The Sub-committee pressed for three amendments to the Police, Crime, Sentencing and Courts Bill in their meeting with Lord Hogan-Howe, Lord Bach and Lord Coaker, who “showed support” for the changes.
The issues discussed included protecting roads police officers and putting time limits on disciplinary investigations.
One proposal in the Bill is that drivers not only stop under section 163, but to also switch off their engine. PFEW is also suggesting police officers should have the power to ask occupants of the vehicle to exit upon request.
It is also calling for the law to protect drivers who have to engage in pursuits. A new legal test will be applied measuring police drivers against ‘careful and competent police driver’, but this could still leave officers exposed. PFEW is pushing the Government to consider adding a reasonableness defence clause to the bill to give officers flexibility to act instinctively to keep the public safe.
Lastly, the PFEW is fighting for police disciplinary investigations to be concluded within 12 months from the moment an allegation is made, via its Time Limits campaign.
PFEW’s tabled amendments, which have already gained cross-party support, will now be taken forward to the committee stage and will be discussed in detail by the House of Lords.
PFEW Parliamentary Sub-committee Secretary Tiff Lynch said: “It was a really important day for the Parliamentary Sub-committee where Met Fed Chair Ken Marsh, Tim Rogers, Phill Matthews, PFEW Welsh Lead Nicky Ryan and myself, met peers from the House of Lords prior to the debate on the second reading of the Police, Crime, Sentencing and Courts Bill.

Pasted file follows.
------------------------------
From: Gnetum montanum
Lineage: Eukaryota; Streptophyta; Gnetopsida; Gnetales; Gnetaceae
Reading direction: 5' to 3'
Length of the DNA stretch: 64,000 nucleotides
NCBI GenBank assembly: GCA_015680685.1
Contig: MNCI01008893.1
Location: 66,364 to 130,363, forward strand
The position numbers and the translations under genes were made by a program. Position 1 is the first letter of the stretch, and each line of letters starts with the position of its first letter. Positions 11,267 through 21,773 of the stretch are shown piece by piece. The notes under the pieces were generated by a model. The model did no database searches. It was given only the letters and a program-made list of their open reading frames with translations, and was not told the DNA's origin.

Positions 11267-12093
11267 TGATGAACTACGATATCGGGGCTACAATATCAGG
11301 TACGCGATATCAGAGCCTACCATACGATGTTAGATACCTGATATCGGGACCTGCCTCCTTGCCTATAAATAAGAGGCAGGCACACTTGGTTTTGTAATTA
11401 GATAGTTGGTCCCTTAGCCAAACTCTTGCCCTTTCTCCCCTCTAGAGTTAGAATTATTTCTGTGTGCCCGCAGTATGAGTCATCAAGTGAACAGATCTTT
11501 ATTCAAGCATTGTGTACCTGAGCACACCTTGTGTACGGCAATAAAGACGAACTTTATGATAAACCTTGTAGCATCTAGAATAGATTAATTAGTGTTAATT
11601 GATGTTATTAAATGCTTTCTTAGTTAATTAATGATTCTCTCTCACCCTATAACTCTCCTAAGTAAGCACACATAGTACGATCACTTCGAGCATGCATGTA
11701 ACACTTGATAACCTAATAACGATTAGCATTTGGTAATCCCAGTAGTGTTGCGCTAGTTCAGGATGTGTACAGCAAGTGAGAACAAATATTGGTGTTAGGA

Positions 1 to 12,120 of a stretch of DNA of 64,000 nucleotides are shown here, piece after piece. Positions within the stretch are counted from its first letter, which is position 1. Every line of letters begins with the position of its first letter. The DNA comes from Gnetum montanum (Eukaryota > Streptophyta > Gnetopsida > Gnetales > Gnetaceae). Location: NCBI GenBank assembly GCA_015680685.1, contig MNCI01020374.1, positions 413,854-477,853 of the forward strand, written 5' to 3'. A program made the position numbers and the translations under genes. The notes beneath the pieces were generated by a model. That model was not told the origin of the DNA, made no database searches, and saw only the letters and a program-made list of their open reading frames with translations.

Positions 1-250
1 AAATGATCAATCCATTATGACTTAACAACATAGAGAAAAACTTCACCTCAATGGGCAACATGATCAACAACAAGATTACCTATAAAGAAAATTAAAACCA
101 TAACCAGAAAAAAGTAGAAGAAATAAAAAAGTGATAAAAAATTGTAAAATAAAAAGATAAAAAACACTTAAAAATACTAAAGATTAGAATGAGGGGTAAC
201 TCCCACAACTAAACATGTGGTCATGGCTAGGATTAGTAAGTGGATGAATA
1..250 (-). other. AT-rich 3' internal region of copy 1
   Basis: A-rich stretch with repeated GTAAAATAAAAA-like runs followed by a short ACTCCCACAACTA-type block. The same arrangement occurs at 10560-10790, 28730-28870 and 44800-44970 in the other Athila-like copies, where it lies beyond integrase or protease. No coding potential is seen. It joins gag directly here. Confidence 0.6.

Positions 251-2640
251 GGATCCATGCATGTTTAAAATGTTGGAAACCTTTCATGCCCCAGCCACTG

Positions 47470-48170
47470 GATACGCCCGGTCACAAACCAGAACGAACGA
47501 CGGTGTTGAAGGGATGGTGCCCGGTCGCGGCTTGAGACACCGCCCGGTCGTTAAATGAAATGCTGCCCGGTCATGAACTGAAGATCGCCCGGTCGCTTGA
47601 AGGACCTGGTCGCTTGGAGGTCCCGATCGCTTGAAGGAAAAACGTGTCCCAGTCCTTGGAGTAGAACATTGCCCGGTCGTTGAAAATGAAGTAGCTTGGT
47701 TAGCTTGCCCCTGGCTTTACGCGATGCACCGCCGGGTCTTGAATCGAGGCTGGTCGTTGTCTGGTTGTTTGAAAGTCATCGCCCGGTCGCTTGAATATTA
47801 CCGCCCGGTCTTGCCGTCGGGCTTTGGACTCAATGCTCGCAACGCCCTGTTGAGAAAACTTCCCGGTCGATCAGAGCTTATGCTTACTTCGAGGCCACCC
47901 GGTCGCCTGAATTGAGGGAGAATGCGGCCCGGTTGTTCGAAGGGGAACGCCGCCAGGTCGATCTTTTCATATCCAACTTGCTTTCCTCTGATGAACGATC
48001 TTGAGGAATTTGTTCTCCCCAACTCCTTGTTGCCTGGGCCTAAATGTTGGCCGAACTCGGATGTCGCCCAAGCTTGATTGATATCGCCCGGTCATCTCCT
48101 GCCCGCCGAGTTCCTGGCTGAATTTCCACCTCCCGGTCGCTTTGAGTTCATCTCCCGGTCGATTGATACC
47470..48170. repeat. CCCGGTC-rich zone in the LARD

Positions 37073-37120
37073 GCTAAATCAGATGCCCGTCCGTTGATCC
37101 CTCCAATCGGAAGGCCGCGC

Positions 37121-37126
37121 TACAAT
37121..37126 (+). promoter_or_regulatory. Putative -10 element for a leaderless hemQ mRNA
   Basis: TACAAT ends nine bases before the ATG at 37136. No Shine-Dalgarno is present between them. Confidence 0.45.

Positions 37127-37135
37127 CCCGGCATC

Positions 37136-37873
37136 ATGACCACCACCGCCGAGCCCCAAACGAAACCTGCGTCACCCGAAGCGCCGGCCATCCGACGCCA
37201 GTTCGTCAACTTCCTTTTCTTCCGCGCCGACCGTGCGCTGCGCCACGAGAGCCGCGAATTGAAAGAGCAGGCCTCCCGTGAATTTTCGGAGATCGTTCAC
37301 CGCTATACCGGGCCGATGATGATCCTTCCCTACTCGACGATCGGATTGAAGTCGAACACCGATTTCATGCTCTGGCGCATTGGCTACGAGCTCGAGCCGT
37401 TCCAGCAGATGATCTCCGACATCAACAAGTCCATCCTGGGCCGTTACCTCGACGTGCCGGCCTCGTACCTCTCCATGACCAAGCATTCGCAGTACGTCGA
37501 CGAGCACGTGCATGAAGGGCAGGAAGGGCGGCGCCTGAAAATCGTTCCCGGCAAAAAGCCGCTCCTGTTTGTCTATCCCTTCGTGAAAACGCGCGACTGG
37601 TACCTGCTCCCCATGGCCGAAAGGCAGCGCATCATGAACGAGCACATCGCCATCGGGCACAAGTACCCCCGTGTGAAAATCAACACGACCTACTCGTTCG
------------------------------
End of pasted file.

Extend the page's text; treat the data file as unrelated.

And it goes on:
“It will now move into the committee stage, and I am really grateful to those peers in the House of Lords to be showing us so much support for our amendments. We will continue pushing towards a change in legislation which will support and protect our members.”
PFEW Pursuits and Driver Training Lead Tim Rogers added: “It is exceptional news that peers understand the amendments we have tabled and what is required.
“They have agreed they are an essential aspect of making the bill fit for purpose to ensure our colleagues covering the millions of miles of our roads network to keep the public safe are given the support and protection they deserve and are not penalised for doing their jobs.
“To make the bill achieve what legislators intended we need this amendment.”
Speaking about the Time Limits campaign, PFEW Conduct and Performance Lead Phill Matthews said: “We’ve explained our rationale on why we think it is important for both complainants, members of the public and our police colleagues to get complaints dealt with within a 12-month time scale – or, if not, to have some legal oversight on why the investigation isn’t moving at a reasonable and fair pace. The lords have understood that and are prepared to support that in the Bill, which is great news.”